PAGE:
by Alessandro Sozzetti

An international group of researchers, which also includes Alessandro Sozzetti and Mario Damasso of Astrophysical Observatory of Turin (INAF-OATo), has discovered the presence of two planets with masses comparable to that of the Earth in orbit around the star GJ 1002, a red dwarf 16 light years away from us. With only 12% the mass of our Sun, GJ 1002 is a twin sister of Proxima Centauri, our closest stellar neighbor.
The two planets, GJ 1002 b and GJ 1002 c, complete their orbits in 10 days and 21 days, respectively, and this makes them fall exactly within the so-called habitable zone, within which water could be found in liquid form, and which is located in the immediate vicinity of the star due to its low luminosity.
The discovery of the two planets was only made possible based on the combined observations, which lasted almost four years between 2017 and 2021, of the ESPRESSO instruments (installed at ESO’s Very Large Telescope, in the Chilean Andes) and CARMENES (installed at the 3 .5 meters in diameter of the Calar Alto Observatory, Spain).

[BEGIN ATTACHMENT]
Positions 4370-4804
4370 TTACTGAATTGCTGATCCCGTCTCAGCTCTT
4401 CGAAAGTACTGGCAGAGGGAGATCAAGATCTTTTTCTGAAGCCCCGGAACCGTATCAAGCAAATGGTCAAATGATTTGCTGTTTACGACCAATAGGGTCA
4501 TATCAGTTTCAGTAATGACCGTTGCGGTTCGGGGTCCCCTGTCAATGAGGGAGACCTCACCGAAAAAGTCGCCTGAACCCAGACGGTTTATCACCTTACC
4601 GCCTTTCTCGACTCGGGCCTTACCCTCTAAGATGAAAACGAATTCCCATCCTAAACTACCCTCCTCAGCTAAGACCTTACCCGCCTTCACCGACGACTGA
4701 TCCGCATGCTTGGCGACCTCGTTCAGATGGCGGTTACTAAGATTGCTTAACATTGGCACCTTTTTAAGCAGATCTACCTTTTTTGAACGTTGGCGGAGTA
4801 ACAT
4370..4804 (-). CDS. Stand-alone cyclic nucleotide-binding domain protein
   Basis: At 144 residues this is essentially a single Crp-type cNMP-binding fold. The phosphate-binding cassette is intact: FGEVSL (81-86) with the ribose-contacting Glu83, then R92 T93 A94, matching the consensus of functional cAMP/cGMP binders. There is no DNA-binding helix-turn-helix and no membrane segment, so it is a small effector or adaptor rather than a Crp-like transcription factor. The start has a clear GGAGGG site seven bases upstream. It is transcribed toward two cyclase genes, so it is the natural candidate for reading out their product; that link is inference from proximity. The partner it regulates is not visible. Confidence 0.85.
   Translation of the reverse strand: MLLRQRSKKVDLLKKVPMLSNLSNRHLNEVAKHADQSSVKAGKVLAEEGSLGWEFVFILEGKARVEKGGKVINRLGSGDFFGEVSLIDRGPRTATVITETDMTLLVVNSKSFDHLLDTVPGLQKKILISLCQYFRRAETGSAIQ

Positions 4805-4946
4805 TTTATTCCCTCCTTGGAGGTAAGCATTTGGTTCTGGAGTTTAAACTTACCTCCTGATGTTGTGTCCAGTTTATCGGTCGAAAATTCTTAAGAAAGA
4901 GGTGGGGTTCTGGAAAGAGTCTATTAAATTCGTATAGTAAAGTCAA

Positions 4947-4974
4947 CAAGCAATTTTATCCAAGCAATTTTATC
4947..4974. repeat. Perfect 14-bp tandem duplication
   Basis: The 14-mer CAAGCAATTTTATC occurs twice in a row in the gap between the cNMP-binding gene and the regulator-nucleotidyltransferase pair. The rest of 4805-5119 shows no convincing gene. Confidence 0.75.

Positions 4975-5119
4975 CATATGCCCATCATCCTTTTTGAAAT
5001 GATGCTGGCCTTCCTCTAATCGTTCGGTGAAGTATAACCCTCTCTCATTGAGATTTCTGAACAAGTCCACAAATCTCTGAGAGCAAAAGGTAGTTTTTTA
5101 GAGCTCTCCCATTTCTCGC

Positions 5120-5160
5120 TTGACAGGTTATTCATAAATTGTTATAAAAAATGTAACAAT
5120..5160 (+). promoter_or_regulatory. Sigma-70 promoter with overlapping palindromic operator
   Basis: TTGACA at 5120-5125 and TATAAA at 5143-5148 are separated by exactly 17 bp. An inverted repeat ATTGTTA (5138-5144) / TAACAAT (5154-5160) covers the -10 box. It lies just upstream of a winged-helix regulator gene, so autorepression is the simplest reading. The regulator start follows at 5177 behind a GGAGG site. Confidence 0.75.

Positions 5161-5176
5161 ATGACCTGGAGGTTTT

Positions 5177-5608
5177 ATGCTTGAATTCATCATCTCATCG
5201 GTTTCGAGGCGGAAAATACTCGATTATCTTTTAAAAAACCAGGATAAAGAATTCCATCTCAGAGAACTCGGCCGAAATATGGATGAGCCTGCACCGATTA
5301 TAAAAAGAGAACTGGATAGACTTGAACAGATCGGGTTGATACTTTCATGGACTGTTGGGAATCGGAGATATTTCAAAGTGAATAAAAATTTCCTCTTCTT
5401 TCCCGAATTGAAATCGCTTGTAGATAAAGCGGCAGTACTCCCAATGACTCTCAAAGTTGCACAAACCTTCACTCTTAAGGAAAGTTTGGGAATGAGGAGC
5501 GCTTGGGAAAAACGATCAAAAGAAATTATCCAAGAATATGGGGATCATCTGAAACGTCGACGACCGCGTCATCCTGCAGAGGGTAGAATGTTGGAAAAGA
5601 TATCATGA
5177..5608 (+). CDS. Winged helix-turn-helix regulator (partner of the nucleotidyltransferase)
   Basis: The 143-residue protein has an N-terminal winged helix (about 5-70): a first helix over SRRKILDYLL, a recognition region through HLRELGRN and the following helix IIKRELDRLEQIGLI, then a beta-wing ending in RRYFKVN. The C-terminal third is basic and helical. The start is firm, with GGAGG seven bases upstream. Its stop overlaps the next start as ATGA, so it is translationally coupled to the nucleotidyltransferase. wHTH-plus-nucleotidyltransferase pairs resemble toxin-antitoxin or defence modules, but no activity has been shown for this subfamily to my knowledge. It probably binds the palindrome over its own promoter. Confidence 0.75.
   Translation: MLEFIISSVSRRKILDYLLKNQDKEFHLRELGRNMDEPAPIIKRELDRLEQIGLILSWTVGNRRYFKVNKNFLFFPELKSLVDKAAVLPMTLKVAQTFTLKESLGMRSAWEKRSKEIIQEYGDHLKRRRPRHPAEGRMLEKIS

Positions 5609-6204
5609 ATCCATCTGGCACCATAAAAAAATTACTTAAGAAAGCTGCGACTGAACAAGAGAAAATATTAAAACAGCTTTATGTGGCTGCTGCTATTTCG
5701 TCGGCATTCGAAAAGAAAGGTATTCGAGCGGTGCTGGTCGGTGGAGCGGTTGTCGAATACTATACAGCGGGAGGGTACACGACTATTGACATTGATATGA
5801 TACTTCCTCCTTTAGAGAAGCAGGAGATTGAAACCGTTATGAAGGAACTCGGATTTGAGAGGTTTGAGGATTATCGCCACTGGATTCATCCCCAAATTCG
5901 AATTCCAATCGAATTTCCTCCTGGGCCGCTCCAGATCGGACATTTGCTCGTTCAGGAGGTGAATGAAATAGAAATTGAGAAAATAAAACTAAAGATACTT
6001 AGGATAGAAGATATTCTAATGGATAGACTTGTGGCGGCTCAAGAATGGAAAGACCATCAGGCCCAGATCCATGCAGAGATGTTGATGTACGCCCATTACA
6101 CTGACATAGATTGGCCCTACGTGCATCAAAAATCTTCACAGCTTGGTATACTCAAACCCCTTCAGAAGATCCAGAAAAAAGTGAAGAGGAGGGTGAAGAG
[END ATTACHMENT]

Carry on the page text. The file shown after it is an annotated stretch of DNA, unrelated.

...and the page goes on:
The proximity of the star to our solar system makes both planets, GJ 1002 c in particular, excellent candidates for atmospheric characterization by studying their reflected light or thermal emission. We expect to be able to investigate the presence of an atmosphere around GJ 1002 c, looking for oxygen in particular, using the ANDES spectrograph, an instrument whose design is led by Italy, in which INAF is heavily involved and which will operate in the future on ESO’s Extremely Large Telescope, the largest telescope in the world with its 39-metre-diameter main mirror, under construction in the Chilean desert.

Read the article in Astronomy & Astrophysics: “Two temperate Earth-mass planets orbiting the nearby star GJ 1002”, led by A. Suárez Mascareño including Alessandro Sozzetti and Mario Damasso (preprint in ArXiv).

Link to Media INAF article (in Italian): “Due “Terre” potenzialmente abitabili a 16 anni luce

Infografiche con le zone abitabili a confronto

Figure: Infographics with the habitable zones compared, credits: Alejandro Suárez Mascareño + NASA